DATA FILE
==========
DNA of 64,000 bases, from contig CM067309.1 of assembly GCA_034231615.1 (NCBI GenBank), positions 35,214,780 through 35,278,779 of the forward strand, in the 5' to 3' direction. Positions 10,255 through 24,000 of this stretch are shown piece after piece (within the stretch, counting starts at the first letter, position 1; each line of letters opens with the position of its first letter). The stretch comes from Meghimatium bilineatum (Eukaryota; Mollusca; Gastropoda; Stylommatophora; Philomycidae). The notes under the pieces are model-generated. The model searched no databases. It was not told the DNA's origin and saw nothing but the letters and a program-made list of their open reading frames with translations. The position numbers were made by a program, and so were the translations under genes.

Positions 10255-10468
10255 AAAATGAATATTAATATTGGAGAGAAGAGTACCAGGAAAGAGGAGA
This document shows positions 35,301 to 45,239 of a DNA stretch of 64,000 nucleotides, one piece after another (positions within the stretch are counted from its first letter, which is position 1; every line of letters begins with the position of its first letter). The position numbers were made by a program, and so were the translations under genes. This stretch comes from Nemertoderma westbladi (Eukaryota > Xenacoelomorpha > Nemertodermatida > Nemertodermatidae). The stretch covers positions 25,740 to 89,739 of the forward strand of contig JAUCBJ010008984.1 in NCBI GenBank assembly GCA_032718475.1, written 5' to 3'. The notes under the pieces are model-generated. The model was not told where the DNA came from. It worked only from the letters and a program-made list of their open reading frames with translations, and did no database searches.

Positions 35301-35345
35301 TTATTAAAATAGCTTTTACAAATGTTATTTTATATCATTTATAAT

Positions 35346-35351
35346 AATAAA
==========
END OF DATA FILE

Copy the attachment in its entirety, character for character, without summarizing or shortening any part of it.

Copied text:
DNA of 64,000 bases, from contig CM067309.1 of assembly GCA_034231615.1 (NCBI GenBank), positions 35,214,780 through 35,278,779 of the forward strand, in the 5' to 3' direction. Positions 10,255 through 24,000 of this stretch are shown piece after piece (within the stretch, counting starts at the first letter, position 1; each line of letters opens with the position of its first letter). The stretch comes from Meghimatium bilineatum (Eukaryota; Mollusca; Gastropoda; Stylommatophora; Philomycidae). The notes under the pieces are model-generated. The model searched no databases. It was not told the DNA's origin and saw nothing but the letters and a program-made list of their open reading frames with translations. The position numbers were made by a program, and so were the translations under genes.

Positions 10255-10468
10255 AAAATGAATATTAATATTGGAGAGAAGAGTACCAGGAAAGAGGAGA
This document shows positions 35,301 to 45,239 of a DNA stretch of 64,000 nucleotides, one piece after another (positions within the stretch are counted from its first letter, which is position 1; every line of letters begins with the position of its first letter). The position numbers were made by a program, and so were the translations under genes. This stretch comes from Nemertoderma westbladi (Eukaryota > Xenacoelomorpha > Nemertodermatida > Nemertodermatidae). The stretch covers positions 25,740 to 89,739 of the forward strand of contig JAUCBJ010008984.1 in NCBI GenBank assembly GCA_032718475.1, written 5' to 3'. The notes under the pieces are model-generated. The model was not told where the DNA came from. It worked only from the letters and a program-made list of their open reading frames with translations, and did no database searches.

Positions 35301-35345
35301 TTATTAAAATAGCTTTTACAAATGTTATTTTATATCATTTATAAT

Positions 35346-35351
35346 AATAAA